President Trump has asked both internal and external advisers to shoot Federal Reserve Chairman Jerome H. Powell, two people familiar with the exchange said, as a sign of his growing frustration with the head of the central bank.
News of Trump's discussions on Powell led to legislative protests and alerts to economists and Wall Street executives on Saturday. In the evening, Finance Minister Steven Mnuchin tweeted a statement from the president: "I totally disagree with the Fed's policy. , , However, I have never suggested dismissing Chairman Jay Powell and I do not believe that I have the right to do so.
The two, who were familiar with Trump's questions about his authority to remove Powell, spoke about the condition of anonymity in order to freely discuss private discussions. One of them characterized Trump's investigation as expressing his anger at the stock market's recent fall and his desire to blame someone.
Many experts said that the president most likely did not have the authority to remove Powell, the Trump head of the central bank a year ago, largely on the recommendation of Mnuchin.
Ever since he became president, Trump has shattered many norms, but investors and economists have been unprepared for publicly opposing central bank policies.
In the Clinton administration White House officials had largely avoided public criticism of the Fed, fearing that any political pressure on the central bank could undermine their reputation and cause investors and finance ministers to question their actions put. 1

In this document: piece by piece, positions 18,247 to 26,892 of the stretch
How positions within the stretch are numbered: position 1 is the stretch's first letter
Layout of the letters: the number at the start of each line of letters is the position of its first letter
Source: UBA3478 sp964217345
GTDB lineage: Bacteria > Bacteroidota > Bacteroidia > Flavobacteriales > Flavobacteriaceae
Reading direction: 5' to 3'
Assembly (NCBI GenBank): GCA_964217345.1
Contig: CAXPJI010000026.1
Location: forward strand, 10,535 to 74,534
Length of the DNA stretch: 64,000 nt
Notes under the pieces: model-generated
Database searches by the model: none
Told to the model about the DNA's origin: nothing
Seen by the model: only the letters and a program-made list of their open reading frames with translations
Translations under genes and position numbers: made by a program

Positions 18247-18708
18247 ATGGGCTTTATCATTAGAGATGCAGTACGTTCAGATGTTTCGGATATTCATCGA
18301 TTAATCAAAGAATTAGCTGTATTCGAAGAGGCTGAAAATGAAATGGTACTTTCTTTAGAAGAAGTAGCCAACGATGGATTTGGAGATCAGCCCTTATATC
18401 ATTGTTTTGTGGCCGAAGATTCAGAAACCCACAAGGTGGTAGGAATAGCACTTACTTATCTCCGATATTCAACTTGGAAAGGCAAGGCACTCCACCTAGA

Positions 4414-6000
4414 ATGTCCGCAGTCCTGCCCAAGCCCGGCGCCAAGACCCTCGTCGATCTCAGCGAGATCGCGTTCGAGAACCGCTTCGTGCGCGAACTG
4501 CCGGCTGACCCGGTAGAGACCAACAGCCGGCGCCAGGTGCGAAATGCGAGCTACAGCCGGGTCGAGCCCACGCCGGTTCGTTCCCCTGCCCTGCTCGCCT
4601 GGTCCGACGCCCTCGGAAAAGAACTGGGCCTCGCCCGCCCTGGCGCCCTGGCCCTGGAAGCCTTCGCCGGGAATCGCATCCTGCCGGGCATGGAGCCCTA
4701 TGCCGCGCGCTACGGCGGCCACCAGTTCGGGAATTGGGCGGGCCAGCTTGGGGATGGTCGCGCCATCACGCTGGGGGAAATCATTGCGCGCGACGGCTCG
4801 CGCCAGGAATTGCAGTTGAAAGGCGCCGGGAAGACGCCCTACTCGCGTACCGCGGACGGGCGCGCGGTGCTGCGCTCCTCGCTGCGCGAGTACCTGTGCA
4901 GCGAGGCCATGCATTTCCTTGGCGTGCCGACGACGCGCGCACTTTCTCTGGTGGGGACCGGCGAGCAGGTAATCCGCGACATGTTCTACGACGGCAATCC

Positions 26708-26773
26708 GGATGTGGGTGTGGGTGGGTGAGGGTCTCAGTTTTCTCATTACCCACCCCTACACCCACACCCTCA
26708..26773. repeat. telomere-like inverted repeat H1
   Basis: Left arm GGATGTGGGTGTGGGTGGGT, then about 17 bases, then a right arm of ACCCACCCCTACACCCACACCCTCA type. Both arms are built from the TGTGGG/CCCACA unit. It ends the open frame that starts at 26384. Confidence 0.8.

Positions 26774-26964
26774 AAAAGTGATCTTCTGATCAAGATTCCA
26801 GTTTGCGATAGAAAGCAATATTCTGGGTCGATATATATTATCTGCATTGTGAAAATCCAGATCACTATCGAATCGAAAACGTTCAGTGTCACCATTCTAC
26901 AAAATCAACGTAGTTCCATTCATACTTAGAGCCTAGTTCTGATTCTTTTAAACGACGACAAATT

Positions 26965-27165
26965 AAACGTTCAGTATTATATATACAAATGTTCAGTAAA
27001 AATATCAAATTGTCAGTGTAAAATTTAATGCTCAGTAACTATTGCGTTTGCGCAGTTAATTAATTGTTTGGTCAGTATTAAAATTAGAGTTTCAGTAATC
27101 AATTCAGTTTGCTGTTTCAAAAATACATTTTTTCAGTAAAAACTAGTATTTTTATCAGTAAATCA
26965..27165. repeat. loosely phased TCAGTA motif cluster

Tru mp throws this tradition aside. He has been publicly talking for weeks about how Powell leads the Fed, and forging a course of slow but steady rate hikes to curb inflation.
The fact that Trump has talked with advisors about whether he could dismiss Powell first reported by the Bloomberg News on Friday night.
The stock market is on its way to its worst year in a decade, with many sectors falling more than 20 percent – technically a bear market. The sell-off continued last week – the worst for the stock market since 2008 – after Powell signaled that the Fed had not intended to change course significantly.
Trump's question about his authority to dismiss Powell highlights how scared he is that the stock market slump and worries about economic growth are threatening his chances for reelection and weakening him politically.
The Fed declined to comment.
Wall Street executives have asked Trump to step down from his attacks If the Fed chairman were dismissed, it would lead to a massive sell-off of markets and blabber on the global financial system. The independence of the Fed and the freedom to make decisions independently of politics have long been key factors in supporting the US economy.
"If Trump attempts to dismiss Powell, this would lead to a catastrophic reaction to markets," said Greg Valliere, chief strategist at Horizon Investments. "This is so ruthless that Kudlow and probably Mnuchin [Defense Secretary Jim] would resign, as would Mattis (19459047)."
The Federal Reserve Act states that a Fed governor may be removed "for good reason", something the courts have interpreted as criminal activity or misconduct, as in other cases involving independent leaders.
Powell is both one of the governors of the Fed and its chairman. The law is silent as to whether someone at the Fed can be deprived of chairmanship.
"The law is not clear," wrote Fed historian Peter Conti-Brown, a professor at the University of Pennsylvania, in a series of tweets. "Trump may be able to veto a Fed governor as chairman, but not dismiss the governor."